4 minute economic and market update

October 2017

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What drove global markets in September?

Global shares made solid monthly gains of 2.2% in September in local currency terms.

US shares achieved record highs given President Trump’s bold tax promises and solid economic activity data. President Trump announced a ‘tax plan’ in late September which includes a large corporate tax cut from 35% to 20% as well as significant income tax cuts. This was positively received by Wall Street. Solid US economic results featuring encouraging business surveys and job gains also helped US shares. The Federal Reserve (Fed) announced a plan to reduce their holdings of US government bonds and mortgage securities. However the Fed emphasised that this balance sheet reduction as well as further interest rate rises should be ‘gradual’.

European shares made sharp gains of 4.3% in September. European economic data has been positive with robust business surveys and solid jobs growth. The German election result on 24 September suggests that Angela Merkel should continue as leader for a fourth term, thereby providing some comfort to investors concerned about political stability.

Asian shares also made solid gains. Solid Chinese business surveys and stable economic data proved supportive of Chinese shares. Japanese shares made strong gains given positive business surveys and despite concerns over North Korea’s missile testing.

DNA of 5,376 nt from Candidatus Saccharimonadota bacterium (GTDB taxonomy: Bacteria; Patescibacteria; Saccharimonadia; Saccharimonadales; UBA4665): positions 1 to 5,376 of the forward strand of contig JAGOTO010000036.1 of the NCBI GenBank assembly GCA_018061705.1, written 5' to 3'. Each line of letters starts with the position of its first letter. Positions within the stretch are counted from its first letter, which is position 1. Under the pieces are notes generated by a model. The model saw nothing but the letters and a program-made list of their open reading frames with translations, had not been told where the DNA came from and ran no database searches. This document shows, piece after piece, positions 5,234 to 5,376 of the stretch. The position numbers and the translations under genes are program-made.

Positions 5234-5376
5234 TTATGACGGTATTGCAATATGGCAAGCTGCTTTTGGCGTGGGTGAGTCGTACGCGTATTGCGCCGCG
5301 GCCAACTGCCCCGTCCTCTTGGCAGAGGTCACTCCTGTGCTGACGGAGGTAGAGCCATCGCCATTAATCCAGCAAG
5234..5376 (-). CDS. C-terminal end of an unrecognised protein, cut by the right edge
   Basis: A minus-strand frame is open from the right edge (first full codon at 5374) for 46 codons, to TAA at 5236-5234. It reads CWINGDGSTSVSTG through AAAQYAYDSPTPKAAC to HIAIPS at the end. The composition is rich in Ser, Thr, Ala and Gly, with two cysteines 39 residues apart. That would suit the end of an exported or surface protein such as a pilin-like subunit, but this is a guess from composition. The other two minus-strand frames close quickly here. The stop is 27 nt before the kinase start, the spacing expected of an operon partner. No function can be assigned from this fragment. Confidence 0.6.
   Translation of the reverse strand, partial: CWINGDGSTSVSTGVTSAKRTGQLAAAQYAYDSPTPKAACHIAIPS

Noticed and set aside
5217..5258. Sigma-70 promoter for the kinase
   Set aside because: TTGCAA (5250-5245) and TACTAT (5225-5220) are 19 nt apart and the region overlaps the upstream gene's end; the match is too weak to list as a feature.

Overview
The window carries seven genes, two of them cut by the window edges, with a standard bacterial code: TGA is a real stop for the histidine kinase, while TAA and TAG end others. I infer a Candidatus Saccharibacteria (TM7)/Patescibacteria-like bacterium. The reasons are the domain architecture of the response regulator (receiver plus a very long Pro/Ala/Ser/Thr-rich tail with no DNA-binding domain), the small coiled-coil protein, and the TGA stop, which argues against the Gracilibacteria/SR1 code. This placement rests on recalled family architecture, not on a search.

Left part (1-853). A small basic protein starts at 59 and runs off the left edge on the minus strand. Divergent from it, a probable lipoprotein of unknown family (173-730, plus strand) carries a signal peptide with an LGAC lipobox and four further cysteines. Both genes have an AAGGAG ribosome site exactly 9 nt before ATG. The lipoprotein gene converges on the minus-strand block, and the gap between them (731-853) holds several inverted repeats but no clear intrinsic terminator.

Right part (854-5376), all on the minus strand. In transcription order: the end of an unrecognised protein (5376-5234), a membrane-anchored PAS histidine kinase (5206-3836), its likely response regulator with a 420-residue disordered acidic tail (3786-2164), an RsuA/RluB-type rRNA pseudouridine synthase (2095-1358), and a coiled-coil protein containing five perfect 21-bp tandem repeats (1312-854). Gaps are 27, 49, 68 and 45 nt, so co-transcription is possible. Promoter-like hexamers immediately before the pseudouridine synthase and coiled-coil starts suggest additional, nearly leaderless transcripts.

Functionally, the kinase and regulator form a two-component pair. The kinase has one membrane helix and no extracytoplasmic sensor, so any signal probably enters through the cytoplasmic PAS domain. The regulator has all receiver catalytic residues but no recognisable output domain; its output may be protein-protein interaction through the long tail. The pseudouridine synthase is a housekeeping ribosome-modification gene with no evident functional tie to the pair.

How about markets in Australia?

Australian shares disappointed in September with a flat return for the S&P/ASX 200 Accumulation Index. There were large falls in the Telecommunications (-4.6%) sector given competitive pressures with Telstra cutting their dividend. Utilities (-3.7%) also fell given concerns over government regulatory scrutiny as well as their sensitivity to higher bond yields. However there were some positive performances from the Health Care (2.2%) and Energy (1.2%) sectors, which helped stabilise the monthly return for Australian shares.

Australia’s economy recorded improving data in September. Economic growth rebounded in the June quarter after a soft start to 2017. Jobs growth also picked up speed with the unemployment rate stabilising at 5.6%. Australian government bond yields increased in September with financial markets anticipating that the Reserve Bank of Australia may be raising interest rates next year.

The Australian dollar (AUD) fell slightly in September. The sharp decline in the iron ore price from US$79 to US$62 per tonne was a key negative contributor to the AUD.

Important information

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